Bank taps into Kashmir's hidden potential

PUBLISHED : Wednesday, 28 March, 2007, 12:00am
UPDATED : Wednesday, 28 March, 2007, 12:00am

Two years ago when private bank HDFC announced its plan to open a branch in Kashmir, many of South Asia's financial analysts blanched. No private financial institution was willing to risk investing in a conflict zone often rattled by bomb attacks.

'Many were scared to come to this dangerous place,' Zubair Iqbal, the assistant vice-president of HDFC Bank, said in his smart office in central Srinagar. 'We dared.'

That daring is today earning the bank rich dividends. The branch now has more than 8,000 accounts and has fetched business worth nearly 2.5 billion rupees (HK$451 million).

This year, the bank plans to open five more branches in the state, two in Baramullah and Pulwama, both districts rife with militants. HDFC hopes to cash in on a rich orchard-owning clientele that has long suffered the lack of a full-service bank.

Kashmir's woes, which have cost thousands of lives amid a 17-year insurgency, have failed to cripple the region's economy.

Kashmir's growth rate of 5.5 per cent lags well behind India's national rate of 9.2 per cent, but Indian statistics also claim that in the rural and urban areas, only 3.97 per cent and 1.98 per cent, respectively, of Kashmiris live below the poverty line. Nationwide, the figures are 27.09 per cent and 23.02 per cent.

More than the threat itself, the perception of threat dissuades the world from looking at Kashmir as an investment option, says Jehangir Raina. 'Once that perception breaks, you find potential here,' he said.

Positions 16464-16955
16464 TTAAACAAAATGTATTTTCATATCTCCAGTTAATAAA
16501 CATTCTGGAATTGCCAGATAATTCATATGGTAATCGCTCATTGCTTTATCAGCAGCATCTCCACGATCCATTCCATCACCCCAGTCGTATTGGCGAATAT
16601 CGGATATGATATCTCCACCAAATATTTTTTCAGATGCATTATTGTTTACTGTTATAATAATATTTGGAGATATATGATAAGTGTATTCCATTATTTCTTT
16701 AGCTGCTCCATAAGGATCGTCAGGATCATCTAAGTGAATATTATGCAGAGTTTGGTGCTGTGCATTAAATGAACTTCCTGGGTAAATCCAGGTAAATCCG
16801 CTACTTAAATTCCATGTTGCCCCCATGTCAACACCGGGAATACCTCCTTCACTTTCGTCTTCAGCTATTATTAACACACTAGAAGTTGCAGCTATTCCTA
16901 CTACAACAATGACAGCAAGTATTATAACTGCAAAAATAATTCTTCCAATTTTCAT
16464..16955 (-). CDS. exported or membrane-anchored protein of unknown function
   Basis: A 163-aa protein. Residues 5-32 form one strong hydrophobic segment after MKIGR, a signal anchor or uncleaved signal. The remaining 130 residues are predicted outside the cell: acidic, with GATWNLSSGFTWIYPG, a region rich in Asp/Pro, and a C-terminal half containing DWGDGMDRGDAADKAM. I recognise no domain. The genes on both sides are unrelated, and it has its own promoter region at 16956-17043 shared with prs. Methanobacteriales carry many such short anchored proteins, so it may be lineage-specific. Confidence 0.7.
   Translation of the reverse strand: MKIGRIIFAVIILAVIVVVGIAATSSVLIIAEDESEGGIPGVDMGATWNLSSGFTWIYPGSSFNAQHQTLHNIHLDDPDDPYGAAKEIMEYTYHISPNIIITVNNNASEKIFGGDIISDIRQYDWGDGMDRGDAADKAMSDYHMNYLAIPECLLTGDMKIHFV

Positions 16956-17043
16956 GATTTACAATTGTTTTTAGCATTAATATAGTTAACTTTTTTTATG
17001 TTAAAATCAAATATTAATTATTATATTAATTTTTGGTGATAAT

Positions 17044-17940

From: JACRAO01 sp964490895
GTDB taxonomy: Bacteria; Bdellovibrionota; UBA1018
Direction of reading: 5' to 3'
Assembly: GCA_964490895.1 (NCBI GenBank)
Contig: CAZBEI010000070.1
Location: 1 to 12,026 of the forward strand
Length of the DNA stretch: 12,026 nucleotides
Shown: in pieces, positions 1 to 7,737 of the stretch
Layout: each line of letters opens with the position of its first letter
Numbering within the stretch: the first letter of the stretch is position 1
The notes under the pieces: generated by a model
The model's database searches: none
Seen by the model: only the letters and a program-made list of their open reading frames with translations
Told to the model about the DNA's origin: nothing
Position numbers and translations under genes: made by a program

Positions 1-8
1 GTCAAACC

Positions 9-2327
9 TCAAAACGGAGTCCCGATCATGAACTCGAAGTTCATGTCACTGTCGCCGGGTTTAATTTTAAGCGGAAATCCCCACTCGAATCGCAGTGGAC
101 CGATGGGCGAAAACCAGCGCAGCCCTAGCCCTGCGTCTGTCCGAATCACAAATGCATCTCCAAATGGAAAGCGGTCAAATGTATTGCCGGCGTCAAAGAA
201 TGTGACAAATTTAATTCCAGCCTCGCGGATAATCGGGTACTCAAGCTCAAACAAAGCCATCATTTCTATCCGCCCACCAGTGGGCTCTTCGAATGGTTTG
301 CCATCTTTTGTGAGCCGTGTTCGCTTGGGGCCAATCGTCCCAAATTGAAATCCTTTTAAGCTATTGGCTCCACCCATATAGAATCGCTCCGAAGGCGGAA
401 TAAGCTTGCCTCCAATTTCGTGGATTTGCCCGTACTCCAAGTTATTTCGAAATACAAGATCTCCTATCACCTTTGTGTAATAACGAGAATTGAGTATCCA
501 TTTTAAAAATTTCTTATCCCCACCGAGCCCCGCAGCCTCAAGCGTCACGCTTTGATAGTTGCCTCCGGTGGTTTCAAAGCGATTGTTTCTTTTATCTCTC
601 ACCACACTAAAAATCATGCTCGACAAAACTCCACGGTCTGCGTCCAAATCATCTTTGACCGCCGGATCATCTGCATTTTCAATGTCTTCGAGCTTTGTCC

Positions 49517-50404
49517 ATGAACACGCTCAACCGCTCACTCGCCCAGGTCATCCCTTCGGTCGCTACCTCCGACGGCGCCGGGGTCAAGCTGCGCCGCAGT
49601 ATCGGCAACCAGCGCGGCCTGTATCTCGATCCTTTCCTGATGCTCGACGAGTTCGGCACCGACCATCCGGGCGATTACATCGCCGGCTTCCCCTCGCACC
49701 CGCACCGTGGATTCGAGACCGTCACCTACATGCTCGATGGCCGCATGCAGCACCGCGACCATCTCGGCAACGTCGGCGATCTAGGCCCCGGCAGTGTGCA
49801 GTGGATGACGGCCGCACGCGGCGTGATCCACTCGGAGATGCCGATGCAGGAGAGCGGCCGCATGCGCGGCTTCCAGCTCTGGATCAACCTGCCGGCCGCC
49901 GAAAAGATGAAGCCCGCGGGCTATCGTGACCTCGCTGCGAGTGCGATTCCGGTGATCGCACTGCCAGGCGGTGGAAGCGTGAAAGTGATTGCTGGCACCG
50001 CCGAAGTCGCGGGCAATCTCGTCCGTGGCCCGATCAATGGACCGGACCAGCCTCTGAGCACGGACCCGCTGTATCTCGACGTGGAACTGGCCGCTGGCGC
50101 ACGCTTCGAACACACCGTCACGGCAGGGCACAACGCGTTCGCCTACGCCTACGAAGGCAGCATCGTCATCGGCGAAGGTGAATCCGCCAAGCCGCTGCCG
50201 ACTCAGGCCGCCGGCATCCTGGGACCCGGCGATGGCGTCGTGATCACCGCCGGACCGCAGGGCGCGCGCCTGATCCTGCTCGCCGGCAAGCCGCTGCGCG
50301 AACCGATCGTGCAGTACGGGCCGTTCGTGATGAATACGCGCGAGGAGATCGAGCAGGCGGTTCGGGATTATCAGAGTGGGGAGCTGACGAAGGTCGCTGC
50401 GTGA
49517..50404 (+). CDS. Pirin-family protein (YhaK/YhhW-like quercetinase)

I-Locus, his Srinagar-based IT research company, has secured international clients including Microsoft, Wipro and Cisco.

Two years ago, when this Kashmiri Non-Resident Indian (NRI) from Britain chose to set up business in his birthplace, the move seemed tantamount to professional suicide.

In fact, Mr Raina nearly sublet a place in Bangalore before he decided to give Kashmir a try. And, as he noticed, the place offered some head-start advantages.

One, the workforce came considerably cheaper - nearly at half the rate in other Indian cities. Two, setting up a business infrastructure was cheap and relatively free of red tape.

About 10km from Srinagar is Rangreth, a huge high-security industrial estate that houses 189 business and industrial units, including I-Locus.

Set up in the mid-1990s, it was intended to woo businesses. But, as desolate units bear witness, some packed up over the years because of militancy. In the last couple of years, some as enterprising as Mr Raina are exploring opportunities there again.

According to government statistics, Kashmir has 183,000 highly educated young jobseekers.

'This is a state with talented human capital,' said Usmaan Ahmad, a Kashmiri-US business analyst who plans to set up a large outsourcing operation in Srinagar. 'We need more business activity here. There's no doubt the place has great potential despite all its troubles.'

Banking on security

Financial analysts doubted the wisdom of opening a bank in a conflict zone

The number of accounts opened with HDF 8,000


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